SEOUL, South Korea – For the first time in three years, North Korean leader Kim Jong Un wasn’t on a list of dignitaries at today’s celebration of the anniversary of the founding of the ruling Workers’ Party. The apparent no-show will add to mounting speculation that something is amiss with the authoritarian leader, who hasn’t been seen publicly in more than a month.
An official state media dispatch listed senior government, military and party officials who paid their respects at an event marking the party’s 69th anniversary, but not Kim. It said a flower basket with Kim’s name on it was placed before statues of his father and grandfather, both of whom also ruled North Korea. State media earlier said that the might of the party “is growing stronger under the seasoned guidance of Marshal Kim Jong Un.”
Kim, who is thought to be 31, hasn’t been seen performing his customary public duties in state media since he attended a concert Sept. 3. He had been walking with a limp and was more overweight than usual in images that aired before that. An official documentary from late last month described him as dealing with “discomfort,” which led to international speculation that he may be ill.
More mass graves found in Mexico
TIXTLA, Mexico – Two weeks after 43 students disappeared in a clash with police in rural southern Mexico, authorities say the suspects have led them to more mass graves, though Attorney General Jesus Murillo Karam did not say how many bodies are there.
Dozens of anxious parents have gathered at a teachers college that was supposed to be their sons’ escape from life as subsistence farmers. They wait for any word on the fate of their children.
On Thursday, Murillo Karam announced the arrest of four more people, putting the total at 34, including 26 police officers. The suspects led investigators to four new burial pits near the southern city of Iguala, where authorities unearthed 28 sets of badly burned bodies last weekend.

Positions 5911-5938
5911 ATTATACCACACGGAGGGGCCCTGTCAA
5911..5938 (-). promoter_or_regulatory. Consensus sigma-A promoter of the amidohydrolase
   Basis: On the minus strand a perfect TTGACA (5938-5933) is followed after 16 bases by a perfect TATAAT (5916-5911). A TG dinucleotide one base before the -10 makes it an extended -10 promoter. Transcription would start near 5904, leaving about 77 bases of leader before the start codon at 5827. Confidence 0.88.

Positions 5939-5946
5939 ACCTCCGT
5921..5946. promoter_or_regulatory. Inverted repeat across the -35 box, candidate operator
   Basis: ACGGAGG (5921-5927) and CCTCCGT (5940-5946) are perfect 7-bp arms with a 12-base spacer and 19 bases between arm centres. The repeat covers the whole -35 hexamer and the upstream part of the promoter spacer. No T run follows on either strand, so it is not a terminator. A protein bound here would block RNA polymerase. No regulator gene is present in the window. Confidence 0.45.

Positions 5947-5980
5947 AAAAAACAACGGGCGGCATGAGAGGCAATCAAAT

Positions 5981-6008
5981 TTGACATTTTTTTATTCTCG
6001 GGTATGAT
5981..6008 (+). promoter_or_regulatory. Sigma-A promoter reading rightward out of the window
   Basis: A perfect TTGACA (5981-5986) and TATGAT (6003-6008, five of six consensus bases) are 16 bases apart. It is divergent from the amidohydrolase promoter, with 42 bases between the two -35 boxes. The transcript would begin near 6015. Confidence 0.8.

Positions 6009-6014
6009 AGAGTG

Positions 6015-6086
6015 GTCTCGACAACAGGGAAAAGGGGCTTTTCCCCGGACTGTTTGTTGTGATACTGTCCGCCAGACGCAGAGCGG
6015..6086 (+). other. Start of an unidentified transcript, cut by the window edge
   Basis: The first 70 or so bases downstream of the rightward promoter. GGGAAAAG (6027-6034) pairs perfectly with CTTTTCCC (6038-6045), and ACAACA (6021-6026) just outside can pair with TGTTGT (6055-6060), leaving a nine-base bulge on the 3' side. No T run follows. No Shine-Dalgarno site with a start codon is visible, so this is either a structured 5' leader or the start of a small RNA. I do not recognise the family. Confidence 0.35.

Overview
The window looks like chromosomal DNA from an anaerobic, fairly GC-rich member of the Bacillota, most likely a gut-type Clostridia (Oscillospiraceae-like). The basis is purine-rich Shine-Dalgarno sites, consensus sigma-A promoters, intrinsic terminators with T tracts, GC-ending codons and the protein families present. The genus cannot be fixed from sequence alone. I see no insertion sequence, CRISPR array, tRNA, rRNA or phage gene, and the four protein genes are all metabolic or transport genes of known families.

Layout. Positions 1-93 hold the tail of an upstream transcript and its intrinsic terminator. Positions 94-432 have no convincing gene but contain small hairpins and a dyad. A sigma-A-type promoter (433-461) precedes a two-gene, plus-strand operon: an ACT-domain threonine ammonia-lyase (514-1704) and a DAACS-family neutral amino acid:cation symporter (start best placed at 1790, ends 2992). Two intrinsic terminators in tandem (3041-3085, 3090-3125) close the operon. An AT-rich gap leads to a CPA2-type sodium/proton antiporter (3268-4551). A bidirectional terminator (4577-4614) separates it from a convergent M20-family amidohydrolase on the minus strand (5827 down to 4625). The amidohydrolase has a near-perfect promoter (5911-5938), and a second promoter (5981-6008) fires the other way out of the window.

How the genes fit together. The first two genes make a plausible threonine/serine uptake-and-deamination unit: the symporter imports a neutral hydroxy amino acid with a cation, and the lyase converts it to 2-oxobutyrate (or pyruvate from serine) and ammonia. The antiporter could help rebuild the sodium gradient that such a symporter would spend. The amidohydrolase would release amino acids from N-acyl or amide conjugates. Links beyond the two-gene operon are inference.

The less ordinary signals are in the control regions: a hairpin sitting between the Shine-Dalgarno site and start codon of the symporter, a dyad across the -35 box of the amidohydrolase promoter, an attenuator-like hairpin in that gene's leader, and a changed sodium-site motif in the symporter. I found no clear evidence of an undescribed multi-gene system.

Forensic tests are being carried out to determine whether any are the missing students.
Suicide bombings leave dozens dead
SANAA, Yemen – Two suicide bombings in Yemen killed nearly 70 people on Thursday, with one targeting an anti-government rally by Shiite rebels who control Sanaa, leaving body parts strewn across a street in the heart of the capital and escalating sectarian tensions in a country gripped by turmoil.
The suicide bomber in Sanaa detonated his explosives-laden belt as he approached a security checkpoint run by Shiite rebels, known as Houthis, outside the anti-government rally, killing 47 people and wounding 75.
Hours later, a suicide car bomber rammed a security outpost on the outskirts of the Arabian Sea port city of Mukalla, killing 20 soldiers and wounding 15.
No one immediately claimed responsibility for the attacks, but they bore the hallmarks of al-Qaida’s powerful local affiliate, which for years has waged a campaign of suicide bombings and other attacks against security forces and government facilities despite U.S. drone strikes targeting its leaders.
Local journalism is essential.
Give directly to The Spokesman-Review's Northwest Passages community forums series -- which helps to offset the costs of several reporter and editor positions at the newspaper -- by using the easy options below. Gifts processed in this system are not tax deductible, but are predominately used to help meet the local financial requirements needed to receive national matching-grant funds.
Subscribe now to get breaking news alerts in your email inbox
Get breaking news delivered to your inbox as it happens.